J. S. RUSSELL & MILTON TERRY: “FUTURISTS”?

PMW 2020-054 by Kenneth L. Gentry, Jr.

The Hyper-preterist movement has gained a small foothold among some evangelical Christians. Unfortunately, this aberrant movement makes the same sort of error as Hyper-Calvinism: it takes certain biblical teachings and presses them beyond their Scriptural warrant. By using actual biblical truths and specific Scripture verses, the Hyper-Calvinist can make a doctrinal error sound quite persuasive, as can the Hyper-preterist. Continue reading

OF PRETERISTS AND POSTMILLENNIALISTS (2)

PMW 2020-040 by Kenneth L. Gentry, Jr.

This is the second (and final) presentation of an interview conducted with me on preterism and postmillennialism.

Interviewer: Shifting to a related topic. Do preterist and non-preterist postmillennialists differ significantly in their reading of Matthew 24? Are there different interpretations of the two “days” even among preterists?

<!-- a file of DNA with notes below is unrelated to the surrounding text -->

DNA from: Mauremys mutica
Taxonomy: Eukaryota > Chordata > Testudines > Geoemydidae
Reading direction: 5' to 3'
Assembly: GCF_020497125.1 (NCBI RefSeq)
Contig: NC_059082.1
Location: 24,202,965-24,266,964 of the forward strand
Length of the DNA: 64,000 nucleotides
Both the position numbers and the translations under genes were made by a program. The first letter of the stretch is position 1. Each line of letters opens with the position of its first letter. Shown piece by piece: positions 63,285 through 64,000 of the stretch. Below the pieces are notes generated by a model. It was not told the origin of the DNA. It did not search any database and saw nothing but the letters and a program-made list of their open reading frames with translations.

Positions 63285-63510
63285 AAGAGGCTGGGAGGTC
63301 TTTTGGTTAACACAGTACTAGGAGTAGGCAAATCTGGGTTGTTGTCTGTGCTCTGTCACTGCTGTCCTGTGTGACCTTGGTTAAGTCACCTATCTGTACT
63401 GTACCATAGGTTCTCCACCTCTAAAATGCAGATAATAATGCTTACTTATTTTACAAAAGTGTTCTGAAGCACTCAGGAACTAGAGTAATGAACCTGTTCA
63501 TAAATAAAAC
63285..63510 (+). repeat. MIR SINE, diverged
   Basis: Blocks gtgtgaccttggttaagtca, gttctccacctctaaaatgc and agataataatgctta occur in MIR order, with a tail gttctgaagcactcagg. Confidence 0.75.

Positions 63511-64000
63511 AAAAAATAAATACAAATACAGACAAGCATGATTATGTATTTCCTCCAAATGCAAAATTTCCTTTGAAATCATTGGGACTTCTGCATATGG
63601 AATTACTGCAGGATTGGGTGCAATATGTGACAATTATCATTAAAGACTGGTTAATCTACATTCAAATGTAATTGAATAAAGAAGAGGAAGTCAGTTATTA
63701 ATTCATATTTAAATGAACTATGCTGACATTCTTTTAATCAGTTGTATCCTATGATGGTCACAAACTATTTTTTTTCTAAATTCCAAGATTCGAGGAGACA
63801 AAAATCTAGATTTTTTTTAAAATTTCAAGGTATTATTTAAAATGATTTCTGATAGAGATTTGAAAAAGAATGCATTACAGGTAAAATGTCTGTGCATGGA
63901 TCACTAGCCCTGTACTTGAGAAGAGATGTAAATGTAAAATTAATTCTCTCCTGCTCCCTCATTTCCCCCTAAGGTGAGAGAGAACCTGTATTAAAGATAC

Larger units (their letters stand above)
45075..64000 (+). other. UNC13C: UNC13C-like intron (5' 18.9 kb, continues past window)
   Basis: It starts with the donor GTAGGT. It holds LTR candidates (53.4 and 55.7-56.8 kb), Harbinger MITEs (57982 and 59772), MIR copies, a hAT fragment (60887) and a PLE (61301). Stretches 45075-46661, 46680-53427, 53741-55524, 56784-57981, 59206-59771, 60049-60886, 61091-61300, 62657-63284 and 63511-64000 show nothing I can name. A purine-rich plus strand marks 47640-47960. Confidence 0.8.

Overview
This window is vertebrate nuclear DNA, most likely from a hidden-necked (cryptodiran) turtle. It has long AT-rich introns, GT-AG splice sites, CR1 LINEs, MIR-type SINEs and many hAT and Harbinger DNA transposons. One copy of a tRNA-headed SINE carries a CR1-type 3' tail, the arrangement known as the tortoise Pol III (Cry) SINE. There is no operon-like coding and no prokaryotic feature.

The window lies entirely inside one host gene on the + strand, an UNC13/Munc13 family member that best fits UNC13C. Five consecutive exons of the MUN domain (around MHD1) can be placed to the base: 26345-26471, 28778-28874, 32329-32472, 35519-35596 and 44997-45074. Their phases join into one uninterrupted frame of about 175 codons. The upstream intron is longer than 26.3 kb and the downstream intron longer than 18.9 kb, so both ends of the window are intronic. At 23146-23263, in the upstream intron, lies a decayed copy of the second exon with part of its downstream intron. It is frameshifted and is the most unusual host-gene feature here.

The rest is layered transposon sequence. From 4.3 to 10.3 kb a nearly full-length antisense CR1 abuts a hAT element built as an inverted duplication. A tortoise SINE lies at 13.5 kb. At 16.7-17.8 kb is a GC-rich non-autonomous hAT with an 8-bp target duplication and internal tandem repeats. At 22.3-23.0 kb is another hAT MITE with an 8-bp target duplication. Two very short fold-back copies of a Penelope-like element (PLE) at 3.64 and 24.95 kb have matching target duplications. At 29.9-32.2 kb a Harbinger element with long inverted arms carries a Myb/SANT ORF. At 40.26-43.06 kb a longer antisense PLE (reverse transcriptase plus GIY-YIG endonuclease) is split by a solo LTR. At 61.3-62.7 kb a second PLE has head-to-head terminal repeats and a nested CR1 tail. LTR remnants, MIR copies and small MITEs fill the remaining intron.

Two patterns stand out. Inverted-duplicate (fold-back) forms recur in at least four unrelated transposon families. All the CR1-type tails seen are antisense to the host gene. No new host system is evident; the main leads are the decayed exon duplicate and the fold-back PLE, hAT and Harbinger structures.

Gentry: Matthew 24 has been subjected to a fairly wide variety of interpretive approaches. Perhaps the more widely endorsed one holds that the Lord more or less jumbles together material on A.D. 70 and the Second Advent, in that A.D. 70 is a microcosmic precursor to the Second Advent. This view makes it difficult to sort out the verses in regard to which event the particular verses focus on. Among evangelical preterists two basic positions prevail: that 24:4–34 focus on A.D. 70 and 24:36ff focus on the Second Advent (this is my view, and the view presented by J. Marcellus Kik). The other view holds that all of Matthew 24–25 deals with A.D. 70. Continue reading